The nation's top military leaders testified before Congress on Tuesday where they contradicted the commander-in-chief, telling lawmakers that they urged President Biden not to withdraw all U.S. forces from Afghanistan.
Chairman of the Joint Chiefs of Staff Gen. Mark Milley explained he had recommended maintaining U.S. troop presence ahead of the withdrawal. He offered quite a contradictory account compared with what the president has said. In an interview with ABC News last month, Biden said he was never given that advice as far as he could recall.
"My assessment was, back in the fall of '20, and it remained consistent throughout, that we should keep a steady state of 25-hundred and it could bounce up to 35-hundred, maybe something like that in order to move toward a negotiated solution," Milley told lawmakers.
Sen. Tom Cotton (R-AR) asked him, "Did you ever present that assessment personally to President Biden?"
Milley replied, "I don't discuss exactly what my conversations are with the sitting president in the Oval Office, but I can tell you what my personal opinion was and I'm always candid."
Gen. Frank McKenzie, commander of U.S. Central Command, testified that he also had warned what would happen if the U.S. didn't leave 2,500 troops behind.
"My view is that 2,500 was an appropriate number to remain and that if we went below that number, we would probably witness a collapse of the Afghan government and -- and the Afghan military."
When asked if it would be "fair for the committee to assume that both President Trump and President Biden received that specific information," McKenzie replied, "I believe it would be reasonable for the committee to assume that."
Last month, President Biden couldn't remember that information during an interview with ABC News when George Stephanopoulos asked him, "Your military advisors did not tell you, 'No, we should just keep 2,500 troops. It's been a stable situation for the last several years. We can do that. We can continue to do that'?"
Biden answered, "No. No one said that to me that I can recall."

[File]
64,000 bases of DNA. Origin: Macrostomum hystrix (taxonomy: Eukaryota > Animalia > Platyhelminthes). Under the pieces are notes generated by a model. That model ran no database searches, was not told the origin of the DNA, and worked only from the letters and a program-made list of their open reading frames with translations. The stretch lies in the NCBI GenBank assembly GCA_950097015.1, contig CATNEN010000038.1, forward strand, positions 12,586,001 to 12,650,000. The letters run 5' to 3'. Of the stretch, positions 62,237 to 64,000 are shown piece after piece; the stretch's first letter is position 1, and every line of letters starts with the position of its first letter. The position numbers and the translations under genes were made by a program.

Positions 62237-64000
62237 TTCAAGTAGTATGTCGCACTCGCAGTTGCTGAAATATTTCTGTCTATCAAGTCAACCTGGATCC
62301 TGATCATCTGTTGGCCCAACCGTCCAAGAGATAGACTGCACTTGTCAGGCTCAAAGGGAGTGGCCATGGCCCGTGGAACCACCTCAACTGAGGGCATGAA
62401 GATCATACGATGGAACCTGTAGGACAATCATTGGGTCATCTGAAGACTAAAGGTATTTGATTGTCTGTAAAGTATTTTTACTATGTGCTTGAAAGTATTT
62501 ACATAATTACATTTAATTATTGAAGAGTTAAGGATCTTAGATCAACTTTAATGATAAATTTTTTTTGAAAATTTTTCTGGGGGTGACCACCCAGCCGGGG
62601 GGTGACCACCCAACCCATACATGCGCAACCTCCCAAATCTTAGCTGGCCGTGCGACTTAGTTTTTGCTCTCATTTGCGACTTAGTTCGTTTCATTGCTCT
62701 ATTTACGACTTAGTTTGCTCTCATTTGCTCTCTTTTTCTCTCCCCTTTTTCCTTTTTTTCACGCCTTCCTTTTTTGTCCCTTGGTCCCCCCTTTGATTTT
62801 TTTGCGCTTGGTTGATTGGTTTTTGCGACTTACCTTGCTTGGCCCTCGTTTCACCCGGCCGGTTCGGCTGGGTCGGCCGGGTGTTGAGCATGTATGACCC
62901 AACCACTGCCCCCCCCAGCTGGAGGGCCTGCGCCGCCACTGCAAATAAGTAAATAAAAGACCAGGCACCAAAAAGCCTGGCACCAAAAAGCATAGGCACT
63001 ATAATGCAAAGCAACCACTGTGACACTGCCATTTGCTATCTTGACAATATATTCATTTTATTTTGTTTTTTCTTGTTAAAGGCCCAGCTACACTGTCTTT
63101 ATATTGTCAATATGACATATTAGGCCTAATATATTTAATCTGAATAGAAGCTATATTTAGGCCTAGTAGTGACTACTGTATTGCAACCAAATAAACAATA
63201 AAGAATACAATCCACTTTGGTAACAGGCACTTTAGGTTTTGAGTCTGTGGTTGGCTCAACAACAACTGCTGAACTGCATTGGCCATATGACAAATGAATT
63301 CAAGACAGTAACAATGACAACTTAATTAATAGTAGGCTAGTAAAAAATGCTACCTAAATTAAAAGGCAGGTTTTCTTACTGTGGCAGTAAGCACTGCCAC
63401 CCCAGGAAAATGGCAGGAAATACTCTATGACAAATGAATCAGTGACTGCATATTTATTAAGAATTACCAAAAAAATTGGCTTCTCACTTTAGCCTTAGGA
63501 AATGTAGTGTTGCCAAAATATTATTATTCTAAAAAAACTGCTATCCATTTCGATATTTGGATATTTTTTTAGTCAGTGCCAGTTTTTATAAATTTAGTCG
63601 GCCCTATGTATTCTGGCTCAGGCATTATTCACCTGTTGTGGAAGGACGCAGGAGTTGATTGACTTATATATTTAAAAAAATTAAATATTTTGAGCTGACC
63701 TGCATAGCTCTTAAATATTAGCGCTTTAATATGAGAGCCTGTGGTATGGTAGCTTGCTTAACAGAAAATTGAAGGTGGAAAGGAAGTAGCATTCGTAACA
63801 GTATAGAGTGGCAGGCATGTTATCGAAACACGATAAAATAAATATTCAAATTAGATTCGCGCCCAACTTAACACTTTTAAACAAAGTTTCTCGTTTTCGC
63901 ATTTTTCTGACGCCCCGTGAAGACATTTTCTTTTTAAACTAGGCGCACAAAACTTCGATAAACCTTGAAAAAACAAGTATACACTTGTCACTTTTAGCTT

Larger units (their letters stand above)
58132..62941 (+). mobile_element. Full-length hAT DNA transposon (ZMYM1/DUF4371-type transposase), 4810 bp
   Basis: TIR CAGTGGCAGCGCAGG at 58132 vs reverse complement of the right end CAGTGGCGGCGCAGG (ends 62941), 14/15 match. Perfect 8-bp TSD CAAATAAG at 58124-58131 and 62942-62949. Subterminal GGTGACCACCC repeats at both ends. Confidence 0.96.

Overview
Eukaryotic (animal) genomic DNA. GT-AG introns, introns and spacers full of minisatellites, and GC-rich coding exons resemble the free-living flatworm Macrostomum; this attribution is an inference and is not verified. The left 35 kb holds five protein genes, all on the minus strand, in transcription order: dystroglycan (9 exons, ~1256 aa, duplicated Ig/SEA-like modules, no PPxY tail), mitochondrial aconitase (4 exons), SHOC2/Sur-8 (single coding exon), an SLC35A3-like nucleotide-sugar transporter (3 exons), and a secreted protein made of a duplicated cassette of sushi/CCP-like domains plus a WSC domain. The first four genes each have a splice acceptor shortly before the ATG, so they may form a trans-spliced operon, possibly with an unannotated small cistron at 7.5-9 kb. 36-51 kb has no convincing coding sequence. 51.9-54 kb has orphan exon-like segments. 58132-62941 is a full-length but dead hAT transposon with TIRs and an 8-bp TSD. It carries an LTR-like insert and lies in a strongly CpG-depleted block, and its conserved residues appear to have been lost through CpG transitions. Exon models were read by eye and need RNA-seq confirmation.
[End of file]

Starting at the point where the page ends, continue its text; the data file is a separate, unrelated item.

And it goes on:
White House Press Secretary Jen Psaki pushed back against suggestions that the president misled the public on recommendations from his military advisers.
"The president made clear that the advice was split. He didn't outline what every individual conveyed to him in private advice," she said.
But Michael O'Hanlon of the Brookings Institution weighed in on the issue on CBN's Faith Nation saying, "The central reality is we did not have to lose Afghanistan in the first place, we did not have to decide to leave in April, and Mr. Biden's advisors did not recommend we depart when he made that decision back in the spring."
Milley Responds to Firestorm Over His Contact with China
Afghanistan wasn't the only topic of contention in the Capitol Hill hearing.
Some lawmakers expressed outrage after journalist Bob Woodward's new book made it sound like Milley had subverted President Trump.
General Milley defended his decision to reach out to his Chinese counterpart, assuring China that the U.S. would not attack in the days after the January 6th Capitol riot.
"I know, I am certain, that President Trump did not intend to attack the Chinese and it was my directed responsibility by the Secretary to convey that intent to the Chinese," he testified. "My task at that time was to de-escalate. My message again was consistent: stay calm, steady, and de-escalate. We are not going to attack you."
He also said he reassured House Speaker Nancy Pelosi that the president could not launch an attack on his own and went over protocols with his staff
"At no time was I attempting to change or influence the process, usurp authority or insert myself in the chain of command," Milley said.